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Project Aims and Objectives

This project aims to design, develop and demonstrate a unique dataset capturing human creativity from inside the embodied relationships of music performance. The understanding of such a critical and fruitful mesh of environment, embodiment, new goal creation, and human-machine cooperation, will allow this project to cast a new light on the role of embodiment in HDI in music. It will also gather empirical data about the way in which human beings can create and enjoy music performance through their data streams. This dataset will be the first of its kind to deal with em-bodied creativity, and will have potential impact upon the fields of realtime performance, game engine integration, companion-bots, healthcare interventions through art, and other interpersonal interaction between people, their data and their machines. Our novel approach of forefronting musicking (over the score) in the process of musical creation will offer new pathways of exploration for those already examining computer models of musical creativity.

The objectives are:

  1. Bring together a transdisciplinary team from the fields of computer vision, gesture recogni-tion, musician composition, musicology, creativity cognition, games studies, interactive art, AI and machine learning
  2. Design a light-weight, low-cost, high-yield, data capture system of human musicking (the creative acts of making music, Small 1989) using off-the-shelf technologies
  3. Capture the live performative data of a range of musicians while they perform solo or in small ensembles.
  4. Demonstrate a small-scale proof-of-concept prototype of the dataset in-action

This project will be split into 3 phases:

Phase 1 (months 1 – 3) – design of the human musician tracking system.

This will be constructed using off-the-shelf technologies such a fitness bands (to track movement, and signs of affect such as heart-rate and galvanic skin resistance); HD video capture using an Android tablet (linked to the fitness band) with a high-quality USB microphone (to cap-ture the realtime audio). The aim of this phase is to design a light-weight system that can be de-ployed remotely by the individual musicians, without the need of a team of scientists, cables and on-body telemetry interfering with their embodied state of musicking. This is a vital element as authentic and embodied musicking is needed to capture a rich dataset, anything less will be con-sidered as a weakness and detrimental to the project.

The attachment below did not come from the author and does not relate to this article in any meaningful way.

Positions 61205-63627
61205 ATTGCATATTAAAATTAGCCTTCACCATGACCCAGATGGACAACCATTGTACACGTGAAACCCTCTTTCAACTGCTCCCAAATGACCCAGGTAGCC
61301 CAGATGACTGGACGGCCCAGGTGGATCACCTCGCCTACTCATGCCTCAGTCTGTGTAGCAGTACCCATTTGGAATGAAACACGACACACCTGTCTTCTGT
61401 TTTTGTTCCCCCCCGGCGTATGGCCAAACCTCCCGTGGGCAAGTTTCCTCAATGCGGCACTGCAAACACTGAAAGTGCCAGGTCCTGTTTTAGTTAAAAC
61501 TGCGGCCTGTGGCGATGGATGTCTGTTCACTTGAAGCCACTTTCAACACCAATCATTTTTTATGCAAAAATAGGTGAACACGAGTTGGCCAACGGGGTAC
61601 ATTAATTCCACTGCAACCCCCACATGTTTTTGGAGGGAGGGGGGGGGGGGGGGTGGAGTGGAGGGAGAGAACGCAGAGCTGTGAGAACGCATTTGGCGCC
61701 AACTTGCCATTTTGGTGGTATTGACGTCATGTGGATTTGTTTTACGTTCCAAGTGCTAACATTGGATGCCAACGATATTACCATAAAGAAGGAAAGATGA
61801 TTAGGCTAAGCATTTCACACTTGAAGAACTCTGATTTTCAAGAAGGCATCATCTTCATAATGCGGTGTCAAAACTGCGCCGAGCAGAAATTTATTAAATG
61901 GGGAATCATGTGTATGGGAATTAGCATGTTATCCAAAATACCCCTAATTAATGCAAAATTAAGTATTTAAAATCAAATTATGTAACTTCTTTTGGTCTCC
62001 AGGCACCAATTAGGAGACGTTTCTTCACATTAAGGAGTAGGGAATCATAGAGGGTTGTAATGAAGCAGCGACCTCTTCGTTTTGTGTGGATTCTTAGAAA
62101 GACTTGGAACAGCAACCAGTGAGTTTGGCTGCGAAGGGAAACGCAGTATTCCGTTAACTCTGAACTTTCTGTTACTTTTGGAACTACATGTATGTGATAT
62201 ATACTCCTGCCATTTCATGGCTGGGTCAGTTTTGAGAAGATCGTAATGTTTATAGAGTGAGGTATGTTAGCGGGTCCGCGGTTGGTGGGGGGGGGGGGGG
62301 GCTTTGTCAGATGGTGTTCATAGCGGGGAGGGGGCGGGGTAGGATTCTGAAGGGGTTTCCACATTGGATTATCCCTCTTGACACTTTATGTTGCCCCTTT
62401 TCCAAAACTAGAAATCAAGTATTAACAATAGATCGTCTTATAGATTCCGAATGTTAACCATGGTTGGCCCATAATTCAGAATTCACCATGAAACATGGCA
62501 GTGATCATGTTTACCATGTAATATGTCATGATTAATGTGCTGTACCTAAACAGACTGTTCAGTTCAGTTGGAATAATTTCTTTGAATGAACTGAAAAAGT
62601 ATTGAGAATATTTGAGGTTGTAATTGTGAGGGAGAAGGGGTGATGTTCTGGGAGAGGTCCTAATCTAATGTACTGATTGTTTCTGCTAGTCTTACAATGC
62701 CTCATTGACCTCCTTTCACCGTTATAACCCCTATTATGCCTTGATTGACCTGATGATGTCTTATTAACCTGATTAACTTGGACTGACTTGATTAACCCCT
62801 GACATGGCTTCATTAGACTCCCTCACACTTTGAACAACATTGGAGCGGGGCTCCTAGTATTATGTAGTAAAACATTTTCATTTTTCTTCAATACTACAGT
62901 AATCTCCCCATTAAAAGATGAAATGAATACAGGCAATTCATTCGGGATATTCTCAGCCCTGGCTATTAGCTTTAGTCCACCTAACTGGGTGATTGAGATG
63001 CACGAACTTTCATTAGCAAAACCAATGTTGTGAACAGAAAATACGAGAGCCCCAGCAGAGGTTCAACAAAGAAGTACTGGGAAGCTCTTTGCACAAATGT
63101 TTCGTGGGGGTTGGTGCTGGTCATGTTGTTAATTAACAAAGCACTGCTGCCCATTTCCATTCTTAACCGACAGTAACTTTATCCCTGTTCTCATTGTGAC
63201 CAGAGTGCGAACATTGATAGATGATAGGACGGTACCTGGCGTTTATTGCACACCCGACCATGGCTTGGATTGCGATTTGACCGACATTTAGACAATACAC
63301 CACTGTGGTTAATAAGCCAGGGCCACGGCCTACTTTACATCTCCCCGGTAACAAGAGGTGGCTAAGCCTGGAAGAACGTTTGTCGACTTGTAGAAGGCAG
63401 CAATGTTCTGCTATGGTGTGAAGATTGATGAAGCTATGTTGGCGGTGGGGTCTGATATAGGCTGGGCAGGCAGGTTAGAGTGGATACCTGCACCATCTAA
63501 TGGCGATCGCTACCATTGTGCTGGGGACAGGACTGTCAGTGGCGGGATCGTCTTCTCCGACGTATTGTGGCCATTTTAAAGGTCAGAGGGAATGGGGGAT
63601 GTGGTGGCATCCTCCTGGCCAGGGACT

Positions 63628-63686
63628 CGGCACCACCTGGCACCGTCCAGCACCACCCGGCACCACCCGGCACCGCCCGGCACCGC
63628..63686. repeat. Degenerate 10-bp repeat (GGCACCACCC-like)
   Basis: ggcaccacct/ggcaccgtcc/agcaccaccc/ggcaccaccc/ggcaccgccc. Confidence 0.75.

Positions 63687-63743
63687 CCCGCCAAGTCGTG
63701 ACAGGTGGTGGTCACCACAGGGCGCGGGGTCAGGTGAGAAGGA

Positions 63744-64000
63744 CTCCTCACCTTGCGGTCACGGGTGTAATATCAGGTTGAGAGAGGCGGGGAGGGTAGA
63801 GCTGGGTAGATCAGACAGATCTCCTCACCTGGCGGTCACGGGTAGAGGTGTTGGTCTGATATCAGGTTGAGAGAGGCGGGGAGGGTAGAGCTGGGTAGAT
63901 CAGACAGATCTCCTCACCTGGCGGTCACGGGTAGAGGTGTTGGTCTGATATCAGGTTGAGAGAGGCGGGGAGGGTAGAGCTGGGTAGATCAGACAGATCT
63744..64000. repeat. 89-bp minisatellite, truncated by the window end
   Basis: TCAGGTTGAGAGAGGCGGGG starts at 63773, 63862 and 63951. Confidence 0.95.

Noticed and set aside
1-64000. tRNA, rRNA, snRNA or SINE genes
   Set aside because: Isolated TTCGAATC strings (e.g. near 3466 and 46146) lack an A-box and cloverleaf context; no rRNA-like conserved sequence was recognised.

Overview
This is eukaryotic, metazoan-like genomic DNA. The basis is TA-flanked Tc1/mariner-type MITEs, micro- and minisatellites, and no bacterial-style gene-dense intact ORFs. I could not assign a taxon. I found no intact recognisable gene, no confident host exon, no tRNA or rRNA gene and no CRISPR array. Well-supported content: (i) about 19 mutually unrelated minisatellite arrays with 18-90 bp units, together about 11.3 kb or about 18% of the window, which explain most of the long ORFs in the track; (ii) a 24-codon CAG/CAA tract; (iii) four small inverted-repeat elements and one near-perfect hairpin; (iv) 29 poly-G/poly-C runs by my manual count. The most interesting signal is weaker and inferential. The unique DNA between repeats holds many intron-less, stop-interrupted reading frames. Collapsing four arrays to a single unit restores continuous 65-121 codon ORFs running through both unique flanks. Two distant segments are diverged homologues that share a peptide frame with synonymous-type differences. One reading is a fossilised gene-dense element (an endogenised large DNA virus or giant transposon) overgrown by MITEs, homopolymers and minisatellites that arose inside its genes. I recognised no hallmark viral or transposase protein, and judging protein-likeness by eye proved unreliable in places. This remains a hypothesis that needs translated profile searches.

Phase 2 (months 4 - 8) – harvesting data from remote performances.

Each hub (Leicester, Liverpool, New Haven) will commission performers to engage with this project. Leicester will draw in musicians from electronic music performance and the Royal Birmingham Conservatoire of Music; Liverpool will draw from the youth squad of the Liverpool Philharmonic Orchestra, and New Haven from Yale school of music and the improvisation scene of Connecticut. A concurrent activity will be to engage these musicians in a demographic study and a discussion about the ethics of a Creative AI dataset.

Phase 3 (months 8 – 10) – implementation of the dataset and trained AI into the existing Embod-ied Robotics in Music as a proof-of-concept demonstration and to evaluate the next steps of this project.


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